Measuring moisture contamination in alternative fuel
The Aquacounter titrator from Karl Fischer is compact and allows technicians to measure moisture content quickly and easily.
The growth of alternative fuels research and use has spurred the need for a simple and reliable method for measuring moisture content to avoid operational problems in engines and turbines. Alternative fuels, such as ethanol, methanol, natural gas, propane, biodiesel, etc., are becoming more common, but some of them have handling characteristics different from typical gasoline and diesel fuel. Ethanol is very hygroscopic and tends to absorb airborne moisture. Water in biodiesel feeds bacterial contamination.
Preventing moisture-caused problems such as plugged fuel filters, reduced lubricity, and freezing requires moisture analysis close to the point of use. A new coulometric titrating device from Karl Fischer reportedly makes this process fast, simple, and highly reliable. A measured sample of the fuel is placed in the machine and a reagent containing iodine is added. The iodine reacts with the water in the sample, and the water is quantified on the basis of the total charge as measured by current and time. Depending on the moisture content, the sample required varies from 0.5 to 5 grams.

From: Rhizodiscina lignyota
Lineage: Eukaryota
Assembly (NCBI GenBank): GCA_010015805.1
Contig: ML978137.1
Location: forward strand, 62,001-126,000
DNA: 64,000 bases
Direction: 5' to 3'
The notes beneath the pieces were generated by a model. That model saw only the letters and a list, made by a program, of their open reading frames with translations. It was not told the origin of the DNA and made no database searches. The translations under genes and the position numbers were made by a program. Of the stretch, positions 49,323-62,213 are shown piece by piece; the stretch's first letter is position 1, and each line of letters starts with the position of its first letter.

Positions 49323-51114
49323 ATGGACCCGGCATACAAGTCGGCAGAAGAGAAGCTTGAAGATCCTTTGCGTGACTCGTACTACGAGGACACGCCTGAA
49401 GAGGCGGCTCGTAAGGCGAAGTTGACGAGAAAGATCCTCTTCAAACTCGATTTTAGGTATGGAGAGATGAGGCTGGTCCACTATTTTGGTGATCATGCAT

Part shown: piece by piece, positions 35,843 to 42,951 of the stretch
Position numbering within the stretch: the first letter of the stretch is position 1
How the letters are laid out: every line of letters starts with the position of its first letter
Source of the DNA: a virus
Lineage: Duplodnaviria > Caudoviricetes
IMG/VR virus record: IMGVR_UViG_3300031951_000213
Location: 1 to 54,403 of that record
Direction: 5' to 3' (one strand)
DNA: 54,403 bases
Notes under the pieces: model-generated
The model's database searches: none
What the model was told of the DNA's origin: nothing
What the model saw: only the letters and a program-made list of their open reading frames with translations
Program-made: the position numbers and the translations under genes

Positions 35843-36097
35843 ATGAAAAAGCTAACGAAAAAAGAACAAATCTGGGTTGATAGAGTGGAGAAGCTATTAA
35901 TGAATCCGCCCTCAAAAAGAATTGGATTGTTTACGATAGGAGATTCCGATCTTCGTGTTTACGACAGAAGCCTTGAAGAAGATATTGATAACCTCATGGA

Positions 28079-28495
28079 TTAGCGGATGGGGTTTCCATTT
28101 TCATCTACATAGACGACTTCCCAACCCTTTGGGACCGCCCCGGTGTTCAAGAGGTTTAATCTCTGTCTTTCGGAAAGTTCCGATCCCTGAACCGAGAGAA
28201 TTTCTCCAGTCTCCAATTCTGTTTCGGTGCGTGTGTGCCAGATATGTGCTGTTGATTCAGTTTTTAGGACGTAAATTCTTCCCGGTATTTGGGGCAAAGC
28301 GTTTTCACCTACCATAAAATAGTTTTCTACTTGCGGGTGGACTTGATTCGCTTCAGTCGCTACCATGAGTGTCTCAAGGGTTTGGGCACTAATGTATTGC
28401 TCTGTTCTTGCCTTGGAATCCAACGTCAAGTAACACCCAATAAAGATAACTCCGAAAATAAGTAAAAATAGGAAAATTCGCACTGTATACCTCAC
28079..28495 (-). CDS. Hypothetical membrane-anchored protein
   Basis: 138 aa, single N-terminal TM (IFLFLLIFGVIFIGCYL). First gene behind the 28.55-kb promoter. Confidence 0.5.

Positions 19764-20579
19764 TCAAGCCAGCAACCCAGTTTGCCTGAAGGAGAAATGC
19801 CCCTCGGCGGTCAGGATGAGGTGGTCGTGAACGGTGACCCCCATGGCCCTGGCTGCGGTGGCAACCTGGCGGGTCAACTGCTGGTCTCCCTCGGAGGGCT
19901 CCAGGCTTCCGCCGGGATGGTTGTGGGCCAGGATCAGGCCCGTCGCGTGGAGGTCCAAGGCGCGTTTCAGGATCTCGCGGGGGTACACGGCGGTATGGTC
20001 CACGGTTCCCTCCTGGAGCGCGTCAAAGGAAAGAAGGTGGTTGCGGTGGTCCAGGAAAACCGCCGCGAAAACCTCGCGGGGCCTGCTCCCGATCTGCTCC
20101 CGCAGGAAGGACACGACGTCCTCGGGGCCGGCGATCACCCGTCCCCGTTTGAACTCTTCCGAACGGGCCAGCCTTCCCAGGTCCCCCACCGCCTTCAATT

The Aquacounter AQ-300 coulometric Karl Fischer titrator is reportedly designed to perform such analysis quickly, easily, and with small sample sizes of liquid, solid, and gas products. A training DVD assists users through the process of performing tests using one of six built-in calculation modes. The unit accumulates data for up to 20 tests and can perform simple statistical functions or download data into another computer. Titration status is continuously monitored and direct key access allows entry of titration parameters.
Control Engineering Daily News Desk
Peter Welander , process industries editor